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Can you put a price on waterfront access? Conservation Law Foundation aims to try.

Developers looking to build on many waterfront properties in Massachusetts know they’ll probably need to offer something to the community if they want their project to proceed through permitting.

They usually have a good idea of how much their site will increase in value if they can win a waiver to get around the strict height and width restrictions that govern state-regulated tidelands under a law known as Chapter 91. But neighborhood leaders and advocates who are across the table negotiating for public benefits usually are in the dark.

The Conservation Law Foundation hopes to shed more light on this site-by-site negotiating process by launching an online tool this month that can estimate how much a particular waterfront property would increase in value if a developer is granted leeway to build beyond the stringent limits imposed by Chapter 91.

Deanna Moran, CLF’s interim vice president for healthy and resilient communities, said her organization hired real estate consulting firm HR&A Advisors to create the online calculator, with financial help from the Barr Foundation, after CLF sued to block a 22-story waterfront condo tower in the Seaport. That suit in 2018 yielded a settlement that  included $13 million for a new park from developer Jon Cronin; he went on to build the $300 million St. Regis luxury condo high-rise, currently under construction on
Seaport Boulevard.
She said CLF’s online calculator accounts for a profit margin of 15 to 18 percent for the developer. But beyond that, Moran said, any premium provided by relief from tidelands restrictions should be reflected in the value of the mitigation package. HR&A uses its research to provide data for the online tool, and Moran said she expects the real estate firm will update the database every three years as real estate values rise or fall.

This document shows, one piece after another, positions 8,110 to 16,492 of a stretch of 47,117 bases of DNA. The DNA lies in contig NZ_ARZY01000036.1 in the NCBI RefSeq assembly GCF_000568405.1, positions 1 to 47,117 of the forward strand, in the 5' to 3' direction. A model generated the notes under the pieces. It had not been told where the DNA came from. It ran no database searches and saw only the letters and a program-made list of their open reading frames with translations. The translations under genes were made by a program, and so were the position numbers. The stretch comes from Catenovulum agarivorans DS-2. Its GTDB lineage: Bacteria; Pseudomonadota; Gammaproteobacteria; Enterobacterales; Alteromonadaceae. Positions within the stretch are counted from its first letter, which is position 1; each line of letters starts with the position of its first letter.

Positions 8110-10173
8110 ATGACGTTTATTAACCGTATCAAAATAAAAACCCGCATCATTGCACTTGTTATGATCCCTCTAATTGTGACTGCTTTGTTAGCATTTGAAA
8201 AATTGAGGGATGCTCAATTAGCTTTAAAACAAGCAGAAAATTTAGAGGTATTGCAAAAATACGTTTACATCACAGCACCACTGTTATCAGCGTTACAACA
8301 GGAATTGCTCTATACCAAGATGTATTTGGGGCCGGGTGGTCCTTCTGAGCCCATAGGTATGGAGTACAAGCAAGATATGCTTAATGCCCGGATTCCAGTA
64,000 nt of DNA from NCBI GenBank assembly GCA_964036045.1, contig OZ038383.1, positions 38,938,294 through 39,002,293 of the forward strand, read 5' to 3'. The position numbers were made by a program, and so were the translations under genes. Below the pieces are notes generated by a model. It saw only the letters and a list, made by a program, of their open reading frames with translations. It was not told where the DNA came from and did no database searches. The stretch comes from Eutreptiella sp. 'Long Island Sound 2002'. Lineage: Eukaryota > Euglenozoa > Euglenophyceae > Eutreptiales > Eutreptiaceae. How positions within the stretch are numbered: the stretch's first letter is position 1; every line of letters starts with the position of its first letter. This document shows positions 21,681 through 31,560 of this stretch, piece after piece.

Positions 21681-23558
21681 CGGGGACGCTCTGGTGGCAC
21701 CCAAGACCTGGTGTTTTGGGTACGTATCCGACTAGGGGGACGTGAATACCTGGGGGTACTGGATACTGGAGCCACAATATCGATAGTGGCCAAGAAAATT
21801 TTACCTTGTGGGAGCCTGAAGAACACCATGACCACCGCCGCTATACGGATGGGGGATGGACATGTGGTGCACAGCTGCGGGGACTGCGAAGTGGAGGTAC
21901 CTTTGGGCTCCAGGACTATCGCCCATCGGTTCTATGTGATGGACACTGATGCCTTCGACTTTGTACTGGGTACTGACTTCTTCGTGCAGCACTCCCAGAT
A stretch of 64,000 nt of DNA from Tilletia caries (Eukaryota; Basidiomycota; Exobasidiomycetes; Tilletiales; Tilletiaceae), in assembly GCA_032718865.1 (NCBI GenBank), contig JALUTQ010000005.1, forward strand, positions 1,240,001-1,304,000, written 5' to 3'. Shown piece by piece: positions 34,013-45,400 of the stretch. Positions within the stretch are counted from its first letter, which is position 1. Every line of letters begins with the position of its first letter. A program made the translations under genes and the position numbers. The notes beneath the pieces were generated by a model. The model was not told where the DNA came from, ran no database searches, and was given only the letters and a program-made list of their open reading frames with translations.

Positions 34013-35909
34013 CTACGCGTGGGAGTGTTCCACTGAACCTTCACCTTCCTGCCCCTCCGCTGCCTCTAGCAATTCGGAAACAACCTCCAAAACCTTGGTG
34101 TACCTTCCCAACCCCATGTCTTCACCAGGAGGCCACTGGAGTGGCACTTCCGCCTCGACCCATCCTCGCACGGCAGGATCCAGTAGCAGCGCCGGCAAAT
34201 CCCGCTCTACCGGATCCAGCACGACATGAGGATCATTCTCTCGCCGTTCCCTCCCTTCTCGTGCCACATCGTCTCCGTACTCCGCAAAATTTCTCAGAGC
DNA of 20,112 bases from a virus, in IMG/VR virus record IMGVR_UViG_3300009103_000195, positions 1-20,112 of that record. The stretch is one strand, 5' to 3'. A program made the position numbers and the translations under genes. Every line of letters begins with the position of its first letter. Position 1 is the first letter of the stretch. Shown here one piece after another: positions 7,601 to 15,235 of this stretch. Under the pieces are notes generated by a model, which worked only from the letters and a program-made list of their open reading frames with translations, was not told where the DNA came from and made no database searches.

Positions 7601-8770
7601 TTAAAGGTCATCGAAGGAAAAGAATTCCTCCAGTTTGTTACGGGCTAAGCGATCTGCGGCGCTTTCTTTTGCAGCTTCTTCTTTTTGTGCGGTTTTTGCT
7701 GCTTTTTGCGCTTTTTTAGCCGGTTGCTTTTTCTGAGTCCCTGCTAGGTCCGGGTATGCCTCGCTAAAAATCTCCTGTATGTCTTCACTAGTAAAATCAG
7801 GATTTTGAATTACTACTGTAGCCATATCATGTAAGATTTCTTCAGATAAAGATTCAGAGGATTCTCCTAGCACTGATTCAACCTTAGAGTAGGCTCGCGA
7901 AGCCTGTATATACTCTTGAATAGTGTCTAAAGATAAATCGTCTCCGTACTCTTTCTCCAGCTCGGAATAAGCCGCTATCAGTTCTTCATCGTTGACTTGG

The tool, she said, could come in handy as the Wu administration advances new rules for development on the East Boston waterfront in particular. But it’s not just for Boston: The online calculator could be used to assess how projects will change the value of a particular piece of waterfront land in at least a dozen other cities with Chapter 91-regulated tidelands.

Developers, she said, have been lowballing the public for decades on this front.

“The point of this tool … is to level the playing field between the developer and everybody else,” Moran said. “Developers are capturing a lot of private value on the waterfront and, in many cases, are not giving back to the community their fair share.”

However, the development industry warns that CLF might be taking too simplistic an approach by placing a monetary value on Chapter 91 construction rights. NAIOP Massachusetts chief executive Tamara Small cautioned that “simply assigning a dollar amount ignores the myriad public benefits responsible development brings to a waterfront parcel” while Greg Vasil of the Greater Boston Real Estate Board noted that assigning values to development potential could be problematic because real estate values fluctuate, even during the time it typically takes to build a large project.

Matthew Kiefer, a development lawyer with Goulston & Storrs, praised the concept of trying to bring more analytical rigor to the process.

“It seems like every project is its own mini-negotiation,” Kiefer said. “You reinvent the world with each project.”

But Kiefer said the CLF calculator falls short because it doesn’t factor in public benefits that often come from development along the water, such as opening up a site that was previously inaccessible.

“There’s something missing to think it’s only about the residual land value,” Kiefer said.

Still, some waterfront advocates welcome the extra information. Kathy Abbott, the head of Boston Harbor Now, said she appreciates the effort to bring some consistency to Chapter 91 negotiations.

“I feel like we do consistently undervalue what the public has rights to get,” said Abbott, whose organization often lobbies for improved waterfront access. “There should be standards. I think that could only … help community-level folks and organizations have a way to understand and think about it. They don’t know what they deserve. This gives them a place to start.”

Click here to view the article on The Boston Globe website.


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